Dating in the 1920s and now dating site for younger women
In a column about “working class lives,” he told of a clerk named Artie whose girlfriend was losing interest in him and beginning to see other men socially.When Artie confronts his fading love, he says, “I s’pose the other boy’s fillin’ all my dates?In Chicago, single women were known as “women adrift.” These circumstances gave birth to dating rituals and other unfortunate traditions that still remain — or, at least, still cause confusion as mores change — today.When women first hit the workforce, writes Weigel, “the belief remained widespread they were working not to support themselves but only to supplement the earnings of fathers or husbands.” As such, “employers used this misconception as an excuse to pay women far less than they paid men.The notion that “it” can be developed led to the origin of another phenomena — the dating-advice book.Weigel tells of a 1915 New York Times article on a lecture by author Susanna Cocroft, who seized on the trend by writing books like “What to Eat and When,” and this now-remarkable title, “Beauty a Duty.” “‘Beauty is no longer vanity; it is use,” Cocroft said.“At Bedford Reformatory, an institution founded to rehabilitate female delinquents in upstate New York, an Irish woman told her jailers again and again that she had ‘never taken money from men,’ ” Weigel writes.“Instead, men took her ‘to Coney Island to dances and Picture Shows.’ ” In time, the authorities gave up, overtaken by reality.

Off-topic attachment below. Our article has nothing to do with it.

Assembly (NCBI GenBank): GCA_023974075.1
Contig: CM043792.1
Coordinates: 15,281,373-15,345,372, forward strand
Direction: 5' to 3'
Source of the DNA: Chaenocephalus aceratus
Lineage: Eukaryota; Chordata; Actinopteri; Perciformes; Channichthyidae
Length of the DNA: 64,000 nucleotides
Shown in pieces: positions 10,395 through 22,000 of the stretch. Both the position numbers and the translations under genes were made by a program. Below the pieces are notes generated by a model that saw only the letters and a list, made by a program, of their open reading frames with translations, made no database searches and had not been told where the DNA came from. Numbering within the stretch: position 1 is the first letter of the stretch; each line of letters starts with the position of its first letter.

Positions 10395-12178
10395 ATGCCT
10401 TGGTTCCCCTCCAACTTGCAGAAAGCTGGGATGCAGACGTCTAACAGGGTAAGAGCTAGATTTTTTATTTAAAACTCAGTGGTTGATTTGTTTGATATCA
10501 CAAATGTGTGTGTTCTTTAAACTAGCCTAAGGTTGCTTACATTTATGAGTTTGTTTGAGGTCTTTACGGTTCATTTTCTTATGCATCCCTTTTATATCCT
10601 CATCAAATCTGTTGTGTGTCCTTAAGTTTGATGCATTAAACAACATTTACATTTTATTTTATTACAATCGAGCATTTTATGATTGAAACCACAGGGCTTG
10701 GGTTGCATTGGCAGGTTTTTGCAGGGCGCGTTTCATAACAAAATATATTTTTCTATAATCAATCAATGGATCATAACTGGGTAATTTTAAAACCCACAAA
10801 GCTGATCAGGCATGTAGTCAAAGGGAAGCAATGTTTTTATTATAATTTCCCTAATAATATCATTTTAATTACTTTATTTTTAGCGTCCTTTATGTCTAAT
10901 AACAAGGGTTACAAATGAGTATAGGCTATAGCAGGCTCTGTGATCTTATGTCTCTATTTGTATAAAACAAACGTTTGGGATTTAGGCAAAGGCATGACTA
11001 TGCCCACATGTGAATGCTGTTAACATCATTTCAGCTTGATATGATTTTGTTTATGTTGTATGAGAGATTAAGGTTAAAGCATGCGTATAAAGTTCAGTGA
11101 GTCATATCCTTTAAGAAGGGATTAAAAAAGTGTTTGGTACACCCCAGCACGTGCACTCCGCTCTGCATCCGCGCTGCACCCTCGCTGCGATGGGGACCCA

“The cosmetics industry exploded in the 1920s,” Weigel writes.
Of the “store employees, telephone girls, stenographers, etc.,” he noted that “their morals are loose, and there is no question that they are on terms of sexual intimacy with their male companions.” So heavy was the concern that these loose, immoral women might harm society that, “in the 1910s, John D.
Rockefeller Jr., the son of the Standard Oil founder, funded investigations into the commercialized vice industries of more than a dozen American cities.” By the mid-1910s, women on dates came to be known as “Charity Girls” — as in, since they took no money for their “favors,” they were perceived to be giving it away as charity — and by the 1920s, “the prostitutes at New York’s Strand Hotel complained that Charity Girls were putting them out of business.” It sounds like a joke, until you learn that some women were thrown in jail for this horrible crime.
“Frances Donovan, a University of Chicago–trained sociologist who taught at Calumet High School on the city’s South Side in the 1920s, interviewed senior girls about their plans after graduation,” Weigel writes.
“‘I would like to be a stenographer,’ one announced.